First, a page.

New Jersey and Delaware plan to end school mask mandates : NPR

New Jersey and Delaware plan to end school mask mandates : NPR


New Jersey Gov. Phil Murphy talks to 3- and 4-year-old students in a pre-K class at the Dr. Charles Smith Early Childhood Center in September 2021 in Palisades Park, N.J.

Mary Altaffer/AP


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Mary Altaffer/AP


New Jersey Gov. Phil Murphy talks to 3- and 4-year-old students in a pre-K class at the Dr. Charles Smith Early Childhood Center in September 2021 in Palisades Park, N.J.

Mary Altaffer/AP

Both New Jersey and Delaware will lift their statewide mask mandates for schools in a sign that the two Northeastern states are changing how they manage the COVID-19 pandemic as cases from the omicron surge continue to subside.

The Garden State will lift its mask mandate in schools for both students and employees beginning on March 7, New Jersey Gov. Phil Murphy said Monday, though districts will still be able to require masking to control any spikes in infections. The news was first reported by The New York Times.

“Balancing public health with getting back to some semblance of normalcy is not easy. But we can responsibly take this step due to declining COVID numbers and growth in vaccinations,” Murphy said in a tweet.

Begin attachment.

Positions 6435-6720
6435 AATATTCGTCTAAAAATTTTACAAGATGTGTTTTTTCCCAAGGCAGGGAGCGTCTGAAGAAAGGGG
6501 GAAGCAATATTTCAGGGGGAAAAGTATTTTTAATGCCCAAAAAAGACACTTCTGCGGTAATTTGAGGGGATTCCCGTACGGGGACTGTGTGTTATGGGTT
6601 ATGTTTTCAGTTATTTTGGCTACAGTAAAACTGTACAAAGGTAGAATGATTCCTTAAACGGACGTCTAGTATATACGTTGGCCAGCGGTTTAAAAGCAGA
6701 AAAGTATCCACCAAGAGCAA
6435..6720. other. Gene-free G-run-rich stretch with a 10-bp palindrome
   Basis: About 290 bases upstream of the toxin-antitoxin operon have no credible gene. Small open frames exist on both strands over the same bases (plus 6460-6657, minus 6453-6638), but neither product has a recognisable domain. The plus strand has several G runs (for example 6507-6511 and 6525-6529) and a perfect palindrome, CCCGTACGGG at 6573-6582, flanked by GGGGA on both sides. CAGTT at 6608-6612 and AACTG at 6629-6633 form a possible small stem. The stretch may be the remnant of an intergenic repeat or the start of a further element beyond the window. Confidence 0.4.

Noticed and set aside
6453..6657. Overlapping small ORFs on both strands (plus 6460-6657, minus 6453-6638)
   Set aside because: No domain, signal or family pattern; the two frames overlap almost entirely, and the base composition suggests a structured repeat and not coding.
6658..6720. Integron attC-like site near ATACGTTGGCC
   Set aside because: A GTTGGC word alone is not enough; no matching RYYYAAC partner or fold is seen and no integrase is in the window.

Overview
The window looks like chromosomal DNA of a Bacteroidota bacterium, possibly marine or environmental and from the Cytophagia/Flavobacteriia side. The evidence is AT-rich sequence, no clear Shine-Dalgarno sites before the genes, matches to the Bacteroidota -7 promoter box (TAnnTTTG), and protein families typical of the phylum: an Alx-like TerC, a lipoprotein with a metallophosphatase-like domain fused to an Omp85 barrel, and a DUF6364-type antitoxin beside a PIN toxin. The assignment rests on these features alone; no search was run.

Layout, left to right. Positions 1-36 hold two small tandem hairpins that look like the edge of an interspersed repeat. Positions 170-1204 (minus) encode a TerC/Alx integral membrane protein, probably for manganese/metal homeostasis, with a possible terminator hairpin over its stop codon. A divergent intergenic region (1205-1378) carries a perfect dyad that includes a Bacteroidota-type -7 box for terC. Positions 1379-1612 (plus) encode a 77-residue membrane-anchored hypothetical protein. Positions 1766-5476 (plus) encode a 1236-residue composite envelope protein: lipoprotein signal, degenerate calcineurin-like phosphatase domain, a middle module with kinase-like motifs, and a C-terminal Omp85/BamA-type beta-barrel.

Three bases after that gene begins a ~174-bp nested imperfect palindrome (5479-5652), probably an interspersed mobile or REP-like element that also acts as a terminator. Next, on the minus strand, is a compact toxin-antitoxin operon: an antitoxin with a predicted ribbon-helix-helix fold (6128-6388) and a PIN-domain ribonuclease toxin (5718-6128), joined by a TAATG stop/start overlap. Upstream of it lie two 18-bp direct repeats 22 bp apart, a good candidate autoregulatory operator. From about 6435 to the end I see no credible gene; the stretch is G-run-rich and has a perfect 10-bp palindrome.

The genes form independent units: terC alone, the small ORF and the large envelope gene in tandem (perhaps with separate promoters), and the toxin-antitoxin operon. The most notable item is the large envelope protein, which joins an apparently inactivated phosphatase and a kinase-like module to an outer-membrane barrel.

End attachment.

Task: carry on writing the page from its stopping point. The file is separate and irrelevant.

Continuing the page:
New Jersey was among the hardest-hit states early in the pandemic, and Murphy implemented a variety of strict public health measures to control the virus, garnering both praise and criticism for the aggressive approach to controlling COVID-19’s spread.

Murphy said employees and students can still choose to wear masks in schools where they aren’t required.

Delaware’s indoor mask mandate for public and private K-12 schools and child care facilities will end on March 31, Gov. John Carney announced on Monday as well.

He said the date would give districts and schools time to consider local masking requirements and allow the state to update its quarantine and contact tracing guidance.

“We’re in a much better place than we were several weeks ago in the middle of the Omicron surge of COVID-19 cases and hospitalizations,” Carney said in a statement.

“I want to be clear about this point — COVID is still circulating in our communities. And the virus still poses a risk of serious illness, particularly among those who are not up to date on their vaccinations,” he added. “But we have the tools to keep ourselves and each other safe.”

A version of this story originally appeared in the Morning Edition live blog.



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Rachel Meadows

Rachel Meadows

Trending topics news writer who enjoys cooking, walking her dog and travel.

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